Since the UK started to come out of recession, there has been much discussion about how to create a different economy.
The Chancellor has spoken about a new economic model with a goal of expanding exports to £1trn per year by 2020.
A key element is raising the contribution to growth from investment, innovation and trade. Manufacturing can't solely drive this growth, but recent evidence suggests it has a major role to play. Since 2009, manufacturing has contributed around a quarter of growth, while exports to emerging economies have expanded almost 200 per cent over the past five years.
There are four challenges. The first is cost. Labour costs remain important and much lower-value activity has moved to lower-wage economies such as China. At the same time, however, the trickle of manufacturing companies bringing activity back from low-cost countries is increasing, as they look at whether nations such as China have developed the anticipated advantages. Other costs, such as energy, are becoming increasingly important, and government must convince manufacturers of its commitment to delivering competitive energy prices.
Capacity is also key with manufacturers reporting that suppliers are struggling to keep up with demand. This reflects the damage to supply chains during the recession and risks manufacturers being unable to accept or fulfil vital orders.
In the longer term, we risk manufacturers committing their next major investment overseas where supply chains are stronger. We therefore need to support smaller manufacturers in building their capacity by ensuring they have access to finance on the right terms, making it straightforward to invest in the skills they need, and that they are not held back by burdensome regulation.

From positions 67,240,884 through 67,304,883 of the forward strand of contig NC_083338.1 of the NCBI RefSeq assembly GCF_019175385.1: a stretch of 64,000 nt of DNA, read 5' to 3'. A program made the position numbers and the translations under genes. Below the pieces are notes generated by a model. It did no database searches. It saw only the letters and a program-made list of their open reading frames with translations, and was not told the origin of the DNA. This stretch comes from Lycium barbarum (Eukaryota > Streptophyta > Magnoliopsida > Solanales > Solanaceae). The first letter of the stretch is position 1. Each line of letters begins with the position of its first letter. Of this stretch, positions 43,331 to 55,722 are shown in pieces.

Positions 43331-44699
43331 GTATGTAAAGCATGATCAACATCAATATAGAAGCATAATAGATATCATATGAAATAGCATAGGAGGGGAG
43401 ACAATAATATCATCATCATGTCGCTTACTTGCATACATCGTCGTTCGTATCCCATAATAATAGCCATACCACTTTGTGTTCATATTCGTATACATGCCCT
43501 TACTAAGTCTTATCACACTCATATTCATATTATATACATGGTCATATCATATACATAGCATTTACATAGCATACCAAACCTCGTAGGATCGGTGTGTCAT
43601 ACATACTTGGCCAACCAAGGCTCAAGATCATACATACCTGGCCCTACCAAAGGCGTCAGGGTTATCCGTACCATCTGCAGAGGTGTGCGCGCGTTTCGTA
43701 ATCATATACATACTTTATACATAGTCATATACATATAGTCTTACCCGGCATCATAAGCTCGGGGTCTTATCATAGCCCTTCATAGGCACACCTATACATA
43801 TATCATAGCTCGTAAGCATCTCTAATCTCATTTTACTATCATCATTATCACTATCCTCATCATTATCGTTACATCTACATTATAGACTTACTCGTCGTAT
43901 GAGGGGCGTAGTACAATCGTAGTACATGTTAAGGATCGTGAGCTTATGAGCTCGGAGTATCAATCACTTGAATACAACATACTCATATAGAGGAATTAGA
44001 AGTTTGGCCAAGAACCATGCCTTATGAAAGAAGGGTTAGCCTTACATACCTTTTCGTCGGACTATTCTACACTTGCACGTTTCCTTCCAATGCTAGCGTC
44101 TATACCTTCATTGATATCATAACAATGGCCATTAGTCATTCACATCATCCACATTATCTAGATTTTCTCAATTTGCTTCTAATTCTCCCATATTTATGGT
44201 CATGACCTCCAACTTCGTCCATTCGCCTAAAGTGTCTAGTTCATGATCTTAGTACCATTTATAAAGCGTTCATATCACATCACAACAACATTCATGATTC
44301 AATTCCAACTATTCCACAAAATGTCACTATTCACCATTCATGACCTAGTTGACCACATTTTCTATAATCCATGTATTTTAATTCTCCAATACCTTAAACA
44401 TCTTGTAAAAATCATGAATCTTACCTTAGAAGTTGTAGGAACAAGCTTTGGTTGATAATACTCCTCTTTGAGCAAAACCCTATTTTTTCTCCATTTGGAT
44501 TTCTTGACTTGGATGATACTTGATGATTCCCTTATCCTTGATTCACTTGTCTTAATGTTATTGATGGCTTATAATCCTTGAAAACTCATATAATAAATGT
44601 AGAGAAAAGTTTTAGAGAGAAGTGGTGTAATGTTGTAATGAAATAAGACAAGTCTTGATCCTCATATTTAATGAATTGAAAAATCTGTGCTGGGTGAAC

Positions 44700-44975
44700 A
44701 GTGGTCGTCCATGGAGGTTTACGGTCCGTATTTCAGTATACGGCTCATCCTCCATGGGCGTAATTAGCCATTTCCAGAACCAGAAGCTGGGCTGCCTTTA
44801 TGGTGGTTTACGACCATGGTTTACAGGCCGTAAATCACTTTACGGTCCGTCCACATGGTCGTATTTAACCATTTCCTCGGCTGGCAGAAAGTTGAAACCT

The Government must also do more to convince manufacturers that Britain is a good place to invest and grow. A good start has been made by increasing the rate of the research and development tax credit for smaller firms and looking to provide more cost relief for larger companies.
Our tax treatment of capital investment remains out of line with competitors, however, who are able to write off their investment against tax more quickly. There is also a need to deliver on commitments to speed up the planning system, making it easier for companies to win government contracts and bring forward the investment in infrastructure our economy urgently requires.
Ultimately, it is of course up to manufacturers to make the investments, develop new products and win the export orders that they and our economy need. For a growing number of businesses the question as to whether they do it here in the UK or in an expanding range of locations across the globe remains unanswered.
To convince them that Britain is still the right place to invest the Government needs to put the same focus on its ambitions for creating the right environment for growth as it does on efforts to reduce the fiscal deficit. A clear growth plan is still awaited.
Terry Scuoler is chief executive of the EEF manufacturers' organisation